Who will be victorious in June 23 Istanbul polls?

NUR ÖZKAN ERBAY
ANKARA
Published 21.06.2019 00:18
The People's Alliance Istanbul mayoral candidate Binali Yıldırım speaks with citizens in the Küçükçekmece district, June 18, 2019.
The People's Alliance Istanbul mayoral candidate Binali Yıldırım speaks with citizens in the Küçükçekmece district, June 18, 2019.

Recent surveys are predicting a record high turnout for the June 23 mayoral elections in Istanbul, boosting People's Alliance candidate Binali Yıldırım's votes

The renewed Istanbul mayoral election is this weekend. In addition to the two major candidates' performances in the first televised debate, the meeting between Nation's Alliance candidate Ekrem İmamoğlu and moderator İsmail Küçükkaya met on a TV program still dominate the news in mainstream and social media.

With no clear winner on the night, neither candidate could top the other. The format of the debate forced the People's Alliance's candidate Binali Yıldırım and İmamoğlu both to avoid taking any risk that could cause a potential communication crisis just days before the election. Thus, voters, especially undecided constituents, could not find a way to overcome their confusion as to whether they will go to the ballot box this time. However, the latest poll indicates that the number of swing voters has declined from 5.5% to 3.4%.

Thus, a very recent poll conducted by the ORC Research Center indicates voter turnout will be higher than in the previous election – 84.6% on March 31. The research company estimates that this time the turnout will be around 88-89%; thus, the participation rate on June 23 should be at least 4% higher than the March 31 polls.

"There are a couple of reasons for this increase in voter turnout," said ORC President Murat Pösteki whose team had the closest results in their polls and predictions in March.

Emphasizing the determinative role of voter turnout on final results, Pösteki said based on their latest surveys the increase of people who will go to the ballot box this time would boost Yıldırım's votes. "Our research shows that most of the undecided voters who did not vote on March 31 are AK Party [Justice and Development Party] and MHP [Nationalist Movement Party] constituents, more than 60% in all. Based on our latest survey, Yıldırım will increase his votes between 0.6-2% and win the election because of this factor," Pösteki said.

Based on ORC's recent survey, Yıldırım will complete this race ahead of his rival with 48.3% to 47.7%. Another fact suggesting that Yıldırım will win is that undecided constituents and İmamoğlu votes have reached the saturation point.

"There is no way to get additional votes from the undecided for İmamoğlu. He will reach the highest margin that he can get now, and his constituents already vote for him. So Yıldırım is likely to make a difference at this point," the ORC president said. In addition to the surveys, Pösteki said the AK Party voter tendencies have changed compared to the previous election. "In March, AK Party supporters thought that it would be an easy ride and could give a message to their party not to be overcome by languor. But they did not think that they would be facing a slight margin between İmamoğlu and Yıldırım. This is exactly the same psychology that happened in the 2015 general elections where AK Party undecided voters did not go to the ballot box," he added.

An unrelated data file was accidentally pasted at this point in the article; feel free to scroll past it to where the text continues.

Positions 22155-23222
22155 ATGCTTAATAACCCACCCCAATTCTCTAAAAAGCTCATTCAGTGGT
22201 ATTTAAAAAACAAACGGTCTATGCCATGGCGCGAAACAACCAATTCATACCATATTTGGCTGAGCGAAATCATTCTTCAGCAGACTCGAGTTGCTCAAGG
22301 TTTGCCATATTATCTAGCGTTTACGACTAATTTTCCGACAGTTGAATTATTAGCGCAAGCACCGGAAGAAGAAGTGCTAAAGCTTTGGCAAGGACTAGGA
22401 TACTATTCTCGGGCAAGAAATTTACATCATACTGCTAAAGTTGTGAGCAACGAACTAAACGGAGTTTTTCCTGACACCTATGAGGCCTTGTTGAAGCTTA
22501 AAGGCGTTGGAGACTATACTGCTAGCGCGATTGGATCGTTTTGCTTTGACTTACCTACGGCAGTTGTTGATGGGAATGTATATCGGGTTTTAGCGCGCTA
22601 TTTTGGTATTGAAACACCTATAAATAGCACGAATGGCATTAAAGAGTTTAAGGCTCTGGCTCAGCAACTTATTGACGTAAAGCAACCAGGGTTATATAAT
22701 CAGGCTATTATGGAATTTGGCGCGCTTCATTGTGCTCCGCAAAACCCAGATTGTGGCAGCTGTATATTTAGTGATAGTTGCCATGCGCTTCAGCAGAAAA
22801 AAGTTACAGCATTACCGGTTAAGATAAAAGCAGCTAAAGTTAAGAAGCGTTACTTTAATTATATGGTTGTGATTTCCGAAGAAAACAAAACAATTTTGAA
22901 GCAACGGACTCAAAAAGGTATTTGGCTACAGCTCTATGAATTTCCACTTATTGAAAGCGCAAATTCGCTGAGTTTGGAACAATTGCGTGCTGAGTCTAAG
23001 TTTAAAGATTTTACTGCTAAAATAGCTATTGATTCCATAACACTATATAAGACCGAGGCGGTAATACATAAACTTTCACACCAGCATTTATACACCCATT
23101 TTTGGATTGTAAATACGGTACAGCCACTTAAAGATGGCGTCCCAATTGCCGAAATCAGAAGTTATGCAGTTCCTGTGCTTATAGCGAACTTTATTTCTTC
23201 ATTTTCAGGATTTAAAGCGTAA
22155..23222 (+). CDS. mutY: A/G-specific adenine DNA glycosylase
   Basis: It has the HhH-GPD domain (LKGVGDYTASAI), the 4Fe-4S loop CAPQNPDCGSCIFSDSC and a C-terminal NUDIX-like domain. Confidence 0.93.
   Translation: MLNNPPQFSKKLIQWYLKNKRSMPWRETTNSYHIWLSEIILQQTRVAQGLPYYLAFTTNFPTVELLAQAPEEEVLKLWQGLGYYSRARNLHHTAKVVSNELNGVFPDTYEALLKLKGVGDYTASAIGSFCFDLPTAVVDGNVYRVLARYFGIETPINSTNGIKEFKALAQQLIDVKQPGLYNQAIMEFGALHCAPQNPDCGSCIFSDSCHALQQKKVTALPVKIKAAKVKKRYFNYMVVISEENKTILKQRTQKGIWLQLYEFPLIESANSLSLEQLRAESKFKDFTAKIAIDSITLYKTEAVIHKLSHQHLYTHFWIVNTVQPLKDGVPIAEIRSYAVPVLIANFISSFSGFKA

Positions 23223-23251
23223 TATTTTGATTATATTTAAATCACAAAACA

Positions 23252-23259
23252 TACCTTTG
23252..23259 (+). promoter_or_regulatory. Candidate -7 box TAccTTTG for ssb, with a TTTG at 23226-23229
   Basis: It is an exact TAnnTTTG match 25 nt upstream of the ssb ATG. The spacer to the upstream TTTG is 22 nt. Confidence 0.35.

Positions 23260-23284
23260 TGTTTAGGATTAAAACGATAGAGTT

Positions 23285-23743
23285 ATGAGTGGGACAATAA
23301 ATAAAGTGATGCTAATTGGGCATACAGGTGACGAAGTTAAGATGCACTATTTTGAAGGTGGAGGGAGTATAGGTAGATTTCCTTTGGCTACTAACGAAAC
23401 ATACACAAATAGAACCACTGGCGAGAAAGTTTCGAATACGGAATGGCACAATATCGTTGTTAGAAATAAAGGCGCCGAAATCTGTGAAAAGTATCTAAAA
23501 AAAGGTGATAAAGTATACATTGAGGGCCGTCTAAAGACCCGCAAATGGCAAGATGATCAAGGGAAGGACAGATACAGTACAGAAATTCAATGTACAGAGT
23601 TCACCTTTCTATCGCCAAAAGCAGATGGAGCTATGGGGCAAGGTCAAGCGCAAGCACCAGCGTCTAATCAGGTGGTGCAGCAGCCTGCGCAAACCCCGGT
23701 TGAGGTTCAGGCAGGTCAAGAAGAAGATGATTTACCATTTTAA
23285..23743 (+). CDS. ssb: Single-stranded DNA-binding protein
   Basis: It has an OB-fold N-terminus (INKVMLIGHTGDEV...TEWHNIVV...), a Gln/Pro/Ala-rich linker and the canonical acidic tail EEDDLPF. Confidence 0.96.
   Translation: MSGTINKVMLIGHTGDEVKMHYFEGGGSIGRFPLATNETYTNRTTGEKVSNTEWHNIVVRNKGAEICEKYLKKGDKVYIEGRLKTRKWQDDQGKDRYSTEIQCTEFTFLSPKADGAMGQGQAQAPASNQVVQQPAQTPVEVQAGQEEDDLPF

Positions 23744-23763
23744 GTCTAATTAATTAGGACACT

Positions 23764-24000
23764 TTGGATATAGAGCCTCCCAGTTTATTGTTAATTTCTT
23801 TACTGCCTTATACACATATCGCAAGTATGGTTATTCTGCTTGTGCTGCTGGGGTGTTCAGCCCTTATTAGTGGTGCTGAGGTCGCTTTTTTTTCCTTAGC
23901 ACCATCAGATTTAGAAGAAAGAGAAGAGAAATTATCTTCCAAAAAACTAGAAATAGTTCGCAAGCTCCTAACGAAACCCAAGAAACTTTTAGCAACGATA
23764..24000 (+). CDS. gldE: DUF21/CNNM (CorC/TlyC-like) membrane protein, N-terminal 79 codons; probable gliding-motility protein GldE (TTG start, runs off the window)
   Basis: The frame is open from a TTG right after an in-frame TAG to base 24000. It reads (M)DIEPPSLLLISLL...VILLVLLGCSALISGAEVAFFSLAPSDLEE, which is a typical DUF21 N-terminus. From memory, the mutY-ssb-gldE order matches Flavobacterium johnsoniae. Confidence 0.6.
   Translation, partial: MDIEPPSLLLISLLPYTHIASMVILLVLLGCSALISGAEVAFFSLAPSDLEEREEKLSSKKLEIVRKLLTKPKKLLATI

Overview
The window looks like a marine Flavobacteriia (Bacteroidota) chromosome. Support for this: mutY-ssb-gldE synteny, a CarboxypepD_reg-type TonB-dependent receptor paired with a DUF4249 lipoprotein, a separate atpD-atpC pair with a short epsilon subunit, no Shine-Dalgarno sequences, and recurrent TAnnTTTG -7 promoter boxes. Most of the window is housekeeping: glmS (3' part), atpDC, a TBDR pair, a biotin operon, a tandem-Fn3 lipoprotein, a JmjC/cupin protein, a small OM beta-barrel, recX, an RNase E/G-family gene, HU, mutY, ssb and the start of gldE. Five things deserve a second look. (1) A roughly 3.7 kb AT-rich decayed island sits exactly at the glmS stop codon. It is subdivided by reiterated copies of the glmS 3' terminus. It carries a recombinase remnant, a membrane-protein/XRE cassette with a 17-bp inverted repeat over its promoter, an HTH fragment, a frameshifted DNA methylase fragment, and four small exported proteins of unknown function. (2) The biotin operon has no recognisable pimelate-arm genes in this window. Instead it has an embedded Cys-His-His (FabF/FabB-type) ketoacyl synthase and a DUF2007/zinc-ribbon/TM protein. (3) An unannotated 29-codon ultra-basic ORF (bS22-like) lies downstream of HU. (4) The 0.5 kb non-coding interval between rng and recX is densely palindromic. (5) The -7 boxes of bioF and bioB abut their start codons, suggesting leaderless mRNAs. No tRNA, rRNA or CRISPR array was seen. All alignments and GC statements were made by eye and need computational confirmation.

Turkey's November 2015 general elections took place as a result of the June 2015 election, which failed to produce a government that held 276 of the 550 seats in Parliament. President Recep Tayyip Erdoğan announced the decision to hold snap elections Aug. 21, 2015, and said that Nov. 1 would be an appropriate time to open the polls again. As a result of the November election, the AK Party obtained 49.5% of the votes and formed the government with 317 of the 550 seats in Parliament.

Emphasizing the importance of social media during the elections in Turkey, Pösteki said both alliances use social media intensively. "During this election, we have also seen that conventional media has not had an enormous effect on voters. In contrast, social media has more influence on people. This is how İmamoğlu's image was shaped in only six months but now Yıldırım's supporters caught him in social media. Perceptions created on social media are now more important than before," Pösteki said.

It's commonly accepted that: "Turkey is the center of the world and İstanbul is the heart of this center." This explains how important this election is for both alliances and candidates beyond being an ordinary local race. With less than 48 hours for the final results, not only Turkish people and İstanbul voters but also the whole world will hold its breath to see the winner. Who will be the winner? There is always a margin of error in this type of contentious election, but arithmetic indicates that Yıldırım will reach the finish line at least one step ahead of his rival.

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